It is in asking the question: “What is the identity of ______?”, that thinking takes place, as it is the process of grasping identification; and this is Logic. Logic is the art of non-contradictory identification. This is the essence of human communication, and being that we’ve all been deprived of it, it’s no wonder that we’re all here looking for something… and now we can IDENTIFY what that is. The concept of “proof”, which is something we’re all looking for, is also useful to define at this point: Proof is the process of deriving a conclusion, step-by-step, from the directly given evidence of the senses, each step in accordance with the law of identity; which is Logic. Once concepts are mutually defined, communication becomes much more efficient and effective. Logic is the art of non-contradictory identification; meaning that one thing cannot be another thing at the same time and respect. In essence, any agreed upon definition, acts as common ground for successful communication. If you are attempting to communicate with someone, and cannot agree on common definitions, communication cannot take place. If identities cannot be defined, logic is not present, and the conversation then is apparently about nothing. If there is a failure to communicate, it is likely that there is a contradiction in identification; whereby reaffirming mutual agreement on definitions or identification will most likely remedy the situation.

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This is the common thread between humans and computers, and why we can use computers to communicate. The way I am communicating with you right now is identical to how computers communicate; in a technological sense, we all speak in code, and if you have the decoder- in this case English- you can understand what I’m saying, even if you have to look up a few words. A code is defined as communication between an encoder (a “writer” or “speaker”), that’s me, and a decoder (a “reader” or “listener”), that’s you… using agreed upon symbols, in this case the English alphabet and English dictionary. The essence of communication / Claude Shannon

In 1948, Claude Shannon, an American polymath, published his paper on “The Mathematical Theory of Communication”, which earned him a place in history as the “father of information theory”. Shannon’s work in how communication works, is the foundation principle for the electronic age, as it is used in computers and practically every communication device or electronic gadget. It is in recognizing the input, processing, and output pattern; that we can learn how our own process of communication is undermined. You have an idea, you express it, and the person to whom you’re speaking looks as if your message has been lost in translation. If you agree on definitions, i.e. the coded language used to transmit the message, whether in English or in binary code, the next step would be to identify the source of noise in the message; specifically identifying that which is the message, and that which is not. This is the logical processing. Humans and computers differ, insofar as humans sometimes attempt to deceive each other and/or communicate information which is not validated; both instances create chaos, or noise, which can dissolve the integrity of the message. A fallacy is an error in our logical thinking process. The word fallacy derives from the Lain, fallere, to deceive. If someone is nescient of the myriad of fallacies in existence, their use, if recognized by you, might be construed as innocent. If someone is knowledgeable, and is attempting to deceive you by using fallacies, if recognized by you, can be addressed… and you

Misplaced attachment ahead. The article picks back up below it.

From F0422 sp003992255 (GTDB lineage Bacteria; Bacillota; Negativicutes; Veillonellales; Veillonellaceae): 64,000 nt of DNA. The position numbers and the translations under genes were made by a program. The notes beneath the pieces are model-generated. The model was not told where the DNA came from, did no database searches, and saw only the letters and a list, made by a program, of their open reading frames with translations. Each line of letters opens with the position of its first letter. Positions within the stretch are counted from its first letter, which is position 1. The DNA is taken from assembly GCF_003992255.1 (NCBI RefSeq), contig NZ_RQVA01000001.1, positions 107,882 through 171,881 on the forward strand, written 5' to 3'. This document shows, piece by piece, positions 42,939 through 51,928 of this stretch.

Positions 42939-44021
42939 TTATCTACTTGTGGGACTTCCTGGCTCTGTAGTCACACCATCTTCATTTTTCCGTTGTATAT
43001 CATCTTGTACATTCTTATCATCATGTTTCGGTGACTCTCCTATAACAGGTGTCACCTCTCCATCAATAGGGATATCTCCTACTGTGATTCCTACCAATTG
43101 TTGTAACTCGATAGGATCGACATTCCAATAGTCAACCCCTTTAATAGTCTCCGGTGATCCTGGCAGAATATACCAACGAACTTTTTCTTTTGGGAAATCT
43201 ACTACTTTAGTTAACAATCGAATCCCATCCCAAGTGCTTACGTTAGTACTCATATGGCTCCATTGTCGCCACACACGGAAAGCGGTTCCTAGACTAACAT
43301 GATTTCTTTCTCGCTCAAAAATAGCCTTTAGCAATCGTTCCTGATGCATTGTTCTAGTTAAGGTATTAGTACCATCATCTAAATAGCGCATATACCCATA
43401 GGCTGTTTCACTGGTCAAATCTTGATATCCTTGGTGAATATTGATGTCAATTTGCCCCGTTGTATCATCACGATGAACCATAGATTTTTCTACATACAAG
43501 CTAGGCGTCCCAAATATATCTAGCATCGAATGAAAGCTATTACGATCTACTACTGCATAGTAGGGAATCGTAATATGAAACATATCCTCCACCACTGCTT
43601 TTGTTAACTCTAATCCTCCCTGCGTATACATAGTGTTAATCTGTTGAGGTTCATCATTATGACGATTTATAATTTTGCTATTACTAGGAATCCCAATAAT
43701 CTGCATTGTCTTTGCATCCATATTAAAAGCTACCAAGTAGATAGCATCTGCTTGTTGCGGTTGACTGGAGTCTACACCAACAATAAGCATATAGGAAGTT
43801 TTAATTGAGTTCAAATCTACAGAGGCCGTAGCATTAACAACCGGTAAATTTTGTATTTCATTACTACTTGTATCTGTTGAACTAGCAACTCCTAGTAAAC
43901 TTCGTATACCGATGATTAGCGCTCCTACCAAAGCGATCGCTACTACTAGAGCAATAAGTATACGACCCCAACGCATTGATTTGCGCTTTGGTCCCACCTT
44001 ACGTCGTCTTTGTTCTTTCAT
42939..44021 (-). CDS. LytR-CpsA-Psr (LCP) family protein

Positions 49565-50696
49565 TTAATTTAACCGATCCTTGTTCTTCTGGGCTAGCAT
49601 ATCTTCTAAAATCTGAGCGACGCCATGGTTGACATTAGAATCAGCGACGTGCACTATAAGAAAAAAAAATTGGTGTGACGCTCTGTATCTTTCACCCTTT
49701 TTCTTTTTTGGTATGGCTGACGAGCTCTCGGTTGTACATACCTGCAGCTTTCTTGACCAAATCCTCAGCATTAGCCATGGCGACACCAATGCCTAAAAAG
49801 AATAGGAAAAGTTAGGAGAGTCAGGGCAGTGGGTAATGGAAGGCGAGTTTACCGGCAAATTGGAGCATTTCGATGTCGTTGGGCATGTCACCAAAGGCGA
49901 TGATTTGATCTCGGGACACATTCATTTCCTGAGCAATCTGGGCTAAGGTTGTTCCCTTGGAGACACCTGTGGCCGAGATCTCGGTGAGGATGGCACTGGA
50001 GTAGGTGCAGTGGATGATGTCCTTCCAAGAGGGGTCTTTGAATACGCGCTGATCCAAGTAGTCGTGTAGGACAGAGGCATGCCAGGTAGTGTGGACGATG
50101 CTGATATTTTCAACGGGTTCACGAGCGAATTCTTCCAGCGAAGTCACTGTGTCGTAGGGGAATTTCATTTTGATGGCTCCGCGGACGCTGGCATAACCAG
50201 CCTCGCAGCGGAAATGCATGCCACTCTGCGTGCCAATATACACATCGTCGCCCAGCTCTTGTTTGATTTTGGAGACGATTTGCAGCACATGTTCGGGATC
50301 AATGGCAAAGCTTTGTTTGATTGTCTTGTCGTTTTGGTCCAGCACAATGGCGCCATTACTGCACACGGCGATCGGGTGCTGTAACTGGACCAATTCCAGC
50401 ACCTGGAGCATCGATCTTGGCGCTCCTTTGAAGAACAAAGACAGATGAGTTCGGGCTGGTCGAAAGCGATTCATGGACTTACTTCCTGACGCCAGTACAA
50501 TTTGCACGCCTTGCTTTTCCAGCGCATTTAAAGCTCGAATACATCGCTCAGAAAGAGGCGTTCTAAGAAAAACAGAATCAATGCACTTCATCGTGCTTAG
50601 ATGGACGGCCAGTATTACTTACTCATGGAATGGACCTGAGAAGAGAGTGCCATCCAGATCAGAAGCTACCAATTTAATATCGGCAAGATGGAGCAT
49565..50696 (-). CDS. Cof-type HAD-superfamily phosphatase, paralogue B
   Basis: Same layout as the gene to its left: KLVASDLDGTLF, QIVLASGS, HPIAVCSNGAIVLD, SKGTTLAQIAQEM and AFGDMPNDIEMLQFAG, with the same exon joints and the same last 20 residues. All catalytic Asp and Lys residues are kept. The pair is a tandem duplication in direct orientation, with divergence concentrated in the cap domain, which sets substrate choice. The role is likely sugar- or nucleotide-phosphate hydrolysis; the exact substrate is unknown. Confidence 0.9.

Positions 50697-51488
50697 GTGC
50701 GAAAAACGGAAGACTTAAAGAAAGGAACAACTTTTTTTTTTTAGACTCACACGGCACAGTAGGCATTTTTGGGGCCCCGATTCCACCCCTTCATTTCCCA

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can avoid taking toxic misinformation and filing it in your memory as truth. However, when so much information is held secret, and so many fables are therefore circulated as “truth”, it is hard to achieve a clear focus on reality. Thinking is the process of bringing our mind into focus on the subject or concept to be identified; so what would happen if the properties of identification are withheld from you? You become the external enemy, the profane public, the exoteric masses who are left blind and in the dark. This, is the nature of encryption and cryptography, which Claude Shannon also miraculously elaborated in simplest terms: Communication of Secrecy Systems

Claude Shannon also created the “Communication of Secrecy Systems” method, which occults information (the Key Source), denying someone outside of the secret society the ability to read the messages; this is useful to understand, as it is access to the key which enables the rest of us to decrypt our reality. Yes, the occulting of information, is the encryption of our reality; and this will enable you to see some of the understandings related in films like The Matrix. If the world has been pulled over our eyes, then education is the process of getting back to reality. In ancient Hindu, RAM is a word for god; today in the 21st century, it refers to memory… might these concepts be connected? This diagram illustrates the similarities and differences between you and your computer; and its titled “your computer and you”, and I thought that it might help you get more out of this lesson. It’s likely that we all have a computer, and like we just learned from Claude Shannon, there are 3 basic steps to making it useful: 1) Input 2) Processing 3) Output This cycle, repeated consistently, makes it a useful tool. Your computer, in simplest terms is a code, or operating system, which runs on a chip made of sand and stored as memory as rust on disc, and might cost a few thousand dollars. You might connect your computer to the internet, an input. You then might have a firewall, virus scan, and spam filter in place, before you let your processor get to work, and eventually store it to memory, whereby it can be recalled, and output to a printer, disc, or sent back out through the internet as communication. If all pieces work synergistically, the computer is useful and generates satisfaction and serenity; and if not, it causes frustration and confusion.